Original Articles

Herbicide resistance in weeds – a threat to effective chemical weed control in South Africa

Published in: South African Journal of Plant and Soil
Volume 27, issue 1, 2010 , pages: 66–73
DOI: 10.1080/02571862.2010.10639971
Author(s): P.J. PieterseDepartment of Agronomy,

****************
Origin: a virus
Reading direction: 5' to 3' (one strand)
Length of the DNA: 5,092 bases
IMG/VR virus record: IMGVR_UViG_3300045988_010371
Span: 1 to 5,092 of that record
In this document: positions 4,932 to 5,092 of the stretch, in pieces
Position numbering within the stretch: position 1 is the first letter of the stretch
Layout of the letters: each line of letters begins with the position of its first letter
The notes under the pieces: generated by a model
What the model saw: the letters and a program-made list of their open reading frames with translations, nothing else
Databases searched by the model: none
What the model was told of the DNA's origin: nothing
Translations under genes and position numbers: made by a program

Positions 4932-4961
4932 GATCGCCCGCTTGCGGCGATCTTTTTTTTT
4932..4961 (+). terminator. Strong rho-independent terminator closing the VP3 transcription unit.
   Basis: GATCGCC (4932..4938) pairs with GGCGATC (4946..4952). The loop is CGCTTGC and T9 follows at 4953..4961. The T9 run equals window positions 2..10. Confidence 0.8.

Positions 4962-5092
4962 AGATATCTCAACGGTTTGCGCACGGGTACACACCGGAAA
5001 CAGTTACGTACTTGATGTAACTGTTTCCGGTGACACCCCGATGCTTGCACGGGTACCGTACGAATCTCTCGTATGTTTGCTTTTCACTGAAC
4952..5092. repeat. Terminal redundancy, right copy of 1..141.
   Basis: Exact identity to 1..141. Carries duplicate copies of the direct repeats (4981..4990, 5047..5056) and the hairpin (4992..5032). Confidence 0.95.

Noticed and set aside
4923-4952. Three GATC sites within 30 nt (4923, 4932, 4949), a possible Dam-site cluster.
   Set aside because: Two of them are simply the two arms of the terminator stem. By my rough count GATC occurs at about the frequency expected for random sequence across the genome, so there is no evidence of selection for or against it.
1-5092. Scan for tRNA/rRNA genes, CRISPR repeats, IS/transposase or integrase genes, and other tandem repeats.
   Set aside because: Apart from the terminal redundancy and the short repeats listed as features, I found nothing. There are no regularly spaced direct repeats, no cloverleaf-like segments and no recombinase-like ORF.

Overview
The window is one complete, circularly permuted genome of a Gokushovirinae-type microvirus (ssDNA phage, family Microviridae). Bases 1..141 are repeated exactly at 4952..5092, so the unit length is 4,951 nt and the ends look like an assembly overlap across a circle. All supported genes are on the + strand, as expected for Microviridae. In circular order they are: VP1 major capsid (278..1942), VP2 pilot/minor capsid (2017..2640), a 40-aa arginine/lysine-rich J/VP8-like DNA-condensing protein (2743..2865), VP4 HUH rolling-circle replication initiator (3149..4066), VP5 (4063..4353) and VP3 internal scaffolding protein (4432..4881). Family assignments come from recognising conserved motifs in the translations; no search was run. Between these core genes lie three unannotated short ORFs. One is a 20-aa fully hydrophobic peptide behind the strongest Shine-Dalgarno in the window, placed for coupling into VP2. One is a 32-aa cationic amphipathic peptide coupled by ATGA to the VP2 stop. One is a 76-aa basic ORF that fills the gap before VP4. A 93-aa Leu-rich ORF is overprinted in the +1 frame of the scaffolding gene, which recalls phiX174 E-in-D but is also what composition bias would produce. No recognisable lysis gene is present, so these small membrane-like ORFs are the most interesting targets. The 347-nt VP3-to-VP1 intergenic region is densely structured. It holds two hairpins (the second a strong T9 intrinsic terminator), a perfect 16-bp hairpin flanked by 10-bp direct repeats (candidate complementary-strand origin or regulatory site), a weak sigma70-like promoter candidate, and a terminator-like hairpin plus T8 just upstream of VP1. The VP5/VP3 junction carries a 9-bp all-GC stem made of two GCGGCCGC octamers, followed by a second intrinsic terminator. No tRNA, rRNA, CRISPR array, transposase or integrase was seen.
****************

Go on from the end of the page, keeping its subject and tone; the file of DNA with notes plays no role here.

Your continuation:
Apart from the last 40 to 50 years, weed control in crops has always been a labour-intensive and time-consuming mechanical practice. Relief came in the form of chemical compounds that could control weeds, in particular selective herbicides. The development of highly effective selective herbicides has resulted in farmers becoming increasingly reliant on chemical weed control. Continuous application of herbicides with the same mode of action, however, selected for resistant mutations within weed populations to become dominant, rendering the herbicides less effective. Herbicide resistant weeds currently occur in 187 weed species distributed over 60 countries worldwide. South Africa is no exception and resistance in 15 weed species to herbicides in seven modes of action groups has been verified. This situation is compelling farmers to consider alternative weed control strategies and cropping systems. The most effective strategy to manage resistant weeds would most probably be an integrated weed management program that does not rely on any one type of weed control method alone. Farmers will therefore have to adapt weed management systems and cropping systems to delay the onset of herbicide resistance or, if it is already present, to manage it effectively in order to keep future crop production profitable and sustainable.

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